22 Apr 2004
On 24 July 1981, The Durutti Column, A Certain Ratio and Kevin Hewick played a Factory mini-festival at Kaivopuisto Park, Helsinki, Finland. As previously reported here, this event was documented on Fact 56 A Factory Video on the track 'The Missing Boy' by The Durutti Column. Here is an extract from Kevin Hewick's reminiscences of the event, taken from full version which also features photos and video stills:

"The Finns were lovely people, great fans of the UK music scene and very pleased to have us playing there. The Kaviopuisto Park concerts were held every Sunday - Paul Jones and The Blues Band had done the one before.

Ratio, now with American Tilly on vocals with Simon Topping, were at their height of that era, extraordinarily good live - Donald Johnson just shone and seemed to steer it, really he was the most talented of any of the bands. I honestly think Tony missed out on a developing a talent who could have been a major artist in his own right - I'm sure Donald himself would laugh at that notion! Vini was a frail little bird, a mournful fellow who I loved dearly. On the 'plane back I sat next to him and he was about fading away.

On the plane to there I'd sat with Tony. Tony: "I'm having a Cointreau do you want one?" Me (betraying my council estate roots) "Whats a Cointreau?". Ah, if only I'd have said "What's a fookin' Cointreau" Tony would have hailed me as the greatest poet since Keats and there'd have been no Shaun Ryder!

There were also 2 shows at a grand 18th century building called The Old Student House and New Order had done there too. Someone said New Order actually weren't very good at their Old Student House show - see, already paying the price of not getting me in on vocals after all!

We stayed at a big hotel, 'The American Hotel', with a great bar in the round - astonishing buffet breakfast served there too. I shared a room with Donald Johnson and John Hollingsworth who later became 2nd in command at Warners UK A&R and, with Margaret Thatcher was to blame for the Eighties, (he gave us Howard Jones and the like) slept on our floor. He'd hitch-hiked there using me as a way to get to Wilson. Of course when John did get to the top from Cherry Red records (he failed to worm his way in at Factory) to Warners friends like me and Eyeless in Gaza were dropped like hot spuds.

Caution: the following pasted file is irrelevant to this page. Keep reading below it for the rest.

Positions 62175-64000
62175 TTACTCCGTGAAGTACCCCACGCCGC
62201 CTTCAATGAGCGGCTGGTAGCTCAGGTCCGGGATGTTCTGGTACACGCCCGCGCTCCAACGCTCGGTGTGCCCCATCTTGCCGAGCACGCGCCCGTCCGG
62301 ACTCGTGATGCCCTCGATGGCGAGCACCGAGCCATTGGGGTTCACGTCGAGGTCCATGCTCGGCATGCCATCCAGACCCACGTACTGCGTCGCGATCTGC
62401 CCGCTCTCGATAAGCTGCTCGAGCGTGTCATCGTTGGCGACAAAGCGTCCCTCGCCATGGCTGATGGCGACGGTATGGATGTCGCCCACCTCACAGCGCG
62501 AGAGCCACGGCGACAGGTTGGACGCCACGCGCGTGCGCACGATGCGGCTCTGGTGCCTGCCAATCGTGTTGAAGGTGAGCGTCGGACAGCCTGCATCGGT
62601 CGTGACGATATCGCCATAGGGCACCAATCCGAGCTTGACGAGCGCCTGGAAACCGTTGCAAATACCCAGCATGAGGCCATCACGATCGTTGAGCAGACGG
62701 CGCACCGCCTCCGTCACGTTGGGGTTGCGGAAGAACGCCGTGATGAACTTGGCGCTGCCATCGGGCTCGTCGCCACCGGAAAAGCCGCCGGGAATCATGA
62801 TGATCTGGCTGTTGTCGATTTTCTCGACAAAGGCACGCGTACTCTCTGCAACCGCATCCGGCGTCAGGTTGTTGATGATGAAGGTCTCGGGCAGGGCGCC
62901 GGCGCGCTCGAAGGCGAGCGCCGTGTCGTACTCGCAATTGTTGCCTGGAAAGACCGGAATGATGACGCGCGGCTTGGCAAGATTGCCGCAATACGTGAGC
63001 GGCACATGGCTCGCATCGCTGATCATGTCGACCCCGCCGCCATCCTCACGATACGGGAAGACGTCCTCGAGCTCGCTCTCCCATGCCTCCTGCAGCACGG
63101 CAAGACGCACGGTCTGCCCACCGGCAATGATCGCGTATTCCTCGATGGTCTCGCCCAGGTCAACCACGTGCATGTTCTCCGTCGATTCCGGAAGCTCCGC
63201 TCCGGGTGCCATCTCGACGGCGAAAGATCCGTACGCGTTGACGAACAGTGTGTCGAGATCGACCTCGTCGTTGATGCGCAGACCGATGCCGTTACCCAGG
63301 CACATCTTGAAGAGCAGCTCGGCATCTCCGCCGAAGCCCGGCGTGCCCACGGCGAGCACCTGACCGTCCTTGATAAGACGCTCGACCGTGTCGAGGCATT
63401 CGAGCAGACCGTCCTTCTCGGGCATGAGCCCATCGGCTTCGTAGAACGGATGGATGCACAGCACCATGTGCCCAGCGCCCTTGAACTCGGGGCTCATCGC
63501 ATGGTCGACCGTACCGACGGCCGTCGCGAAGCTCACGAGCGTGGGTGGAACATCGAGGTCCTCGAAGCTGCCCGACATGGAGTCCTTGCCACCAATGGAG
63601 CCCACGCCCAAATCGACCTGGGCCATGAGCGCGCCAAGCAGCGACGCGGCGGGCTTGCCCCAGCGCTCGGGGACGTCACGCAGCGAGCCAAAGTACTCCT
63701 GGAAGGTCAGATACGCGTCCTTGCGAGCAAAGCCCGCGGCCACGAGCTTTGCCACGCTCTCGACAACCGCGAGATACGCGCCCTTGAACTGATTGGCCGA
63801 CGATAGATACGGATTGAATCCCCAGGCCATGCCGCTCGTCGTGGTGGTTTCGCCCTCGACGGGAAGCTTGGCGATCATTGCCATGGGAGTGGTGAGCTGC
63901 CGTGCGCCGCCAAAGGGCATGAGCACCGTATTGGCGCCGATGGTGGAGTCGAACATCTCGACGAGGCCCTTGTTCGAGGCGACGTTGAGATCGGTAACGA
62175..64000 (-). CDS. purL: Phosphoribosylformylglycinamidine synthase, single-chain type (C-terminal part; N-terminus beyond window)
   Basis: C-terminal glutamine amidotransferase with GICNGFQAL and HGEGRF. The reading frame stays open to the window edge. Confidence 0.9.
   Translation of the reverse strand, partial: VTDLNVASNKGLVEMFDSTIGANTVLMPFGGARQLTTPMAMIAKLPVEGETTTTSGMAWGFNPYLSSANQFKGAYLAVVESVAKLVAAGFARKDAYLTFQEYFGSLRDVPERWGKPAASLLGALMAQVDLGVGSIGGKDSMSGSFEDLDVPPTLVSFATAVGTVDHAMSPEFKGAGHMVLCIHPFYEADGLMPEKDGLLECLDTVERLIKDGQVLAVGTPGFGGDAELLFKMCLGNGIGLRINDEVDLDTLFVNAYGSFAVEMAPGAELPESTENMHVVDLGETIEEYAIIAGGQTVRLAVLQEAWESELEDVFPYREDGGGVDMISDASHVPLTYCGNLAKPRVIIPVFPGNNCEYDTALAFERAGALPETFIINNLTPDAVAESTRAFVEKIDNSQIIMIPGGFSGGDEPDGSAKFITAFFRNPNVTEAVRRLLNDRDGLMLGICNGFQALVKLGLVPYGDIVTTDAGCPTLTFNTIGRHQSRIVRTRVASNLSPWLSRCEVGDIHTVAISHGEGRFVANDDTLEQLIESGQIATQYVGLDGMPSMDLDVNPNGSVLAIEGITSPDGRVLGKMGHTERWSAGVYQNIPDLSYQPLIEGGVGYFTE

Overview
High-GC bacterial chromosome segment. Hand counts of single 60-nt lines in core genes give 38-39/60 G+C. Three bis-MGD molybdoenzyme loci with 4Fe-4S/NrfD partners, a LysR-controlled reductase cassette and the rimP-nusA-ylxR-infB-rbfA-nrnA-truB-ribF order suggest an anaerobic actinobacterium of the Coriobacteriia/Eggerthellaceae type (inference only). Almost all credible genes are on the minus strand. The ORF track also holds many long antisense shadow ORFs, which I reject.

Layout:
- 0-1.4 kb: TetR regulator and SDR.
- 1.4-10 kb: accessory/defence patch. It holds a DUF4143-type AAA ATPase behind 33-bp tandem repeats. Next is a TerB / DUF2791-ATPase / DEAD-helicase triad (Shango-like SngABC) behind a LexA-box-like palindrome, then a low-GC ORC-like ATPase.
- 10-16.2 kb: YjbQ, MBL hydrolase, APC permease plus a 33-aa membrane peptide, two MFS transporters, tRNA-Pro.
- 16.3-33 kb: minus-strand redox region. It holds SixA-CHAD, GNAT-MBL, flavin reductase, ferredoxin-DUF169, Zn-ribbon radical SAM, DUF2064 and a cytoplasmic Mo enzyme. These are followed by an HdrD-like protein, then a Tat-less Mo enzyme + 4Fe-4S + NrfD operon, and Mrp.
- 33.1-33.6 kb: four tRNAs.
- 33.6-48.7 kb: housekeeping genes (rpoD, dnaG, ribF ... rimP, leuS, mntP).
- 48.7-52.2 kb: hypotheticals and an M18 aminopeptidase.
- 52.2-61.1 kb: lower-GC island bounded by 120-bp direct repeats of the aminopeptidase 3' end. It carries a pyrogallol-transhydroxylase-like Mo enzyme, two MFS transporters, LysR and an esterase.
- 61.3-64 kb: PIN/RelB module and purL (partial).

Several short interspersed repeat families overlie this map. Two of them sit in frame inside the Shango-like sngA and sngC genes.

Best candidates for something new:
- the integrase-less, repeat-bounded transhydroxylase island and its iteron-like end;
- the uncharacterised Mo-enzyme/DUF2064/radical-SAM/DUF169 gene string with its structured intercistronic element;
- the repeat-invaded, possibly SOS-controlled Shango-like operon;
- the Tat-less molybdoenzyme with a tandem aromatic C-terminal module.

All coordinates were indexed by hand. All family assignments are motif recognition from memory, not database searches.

15,000 people! I never faced so many before, never again. A glorious summer day - though the nights were also filled with sunshine, 2AM on the park like 2PM in England and it all felt so safe, no hassle with anyone, nothing like that".

Many thanks to Kevin Hewick.

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A Certain Ratio

"Manchester, 1978. In the beginning there were four: Jez Kerr (bass), Martin Moscrop (guitar/trumpet), Peter Terrel (guitar/effects) and Simon Topping (vocals/trumpet). Four thin boys with a name borrowed from a Brian Eno record, the intense, drummerless quartet initially drew influence from Wire, Eno, the Velvets and Kraftwerk, and gained a manager in Anthony Wilson of Factory Records.

"May 1979 saw the release of their first ACR single, the dark All Night Party, although the sound and musicianship of the band would be transformed by the arrival of funky drummer Donald Johnson (DoJo) in August. Over the next few months the band gigged widely, often with Joy Division as part of Factory packages, and recorded demos with producer Martin Hannett as well as a Peel session. Their support slot with Talking Heads on their UK tour in December 1979 set David Byrne on a new course, and provided the compelling live half of their chic cassette package The Graveyard and the Ballroom. Post-punk, ACR now reflected the influence of Funkadelic, George Clinton, Bootsy Collins, The Bar Kays and James Brown."

- intro to ACR Biography by James Nice (LTM)

The Durutti Column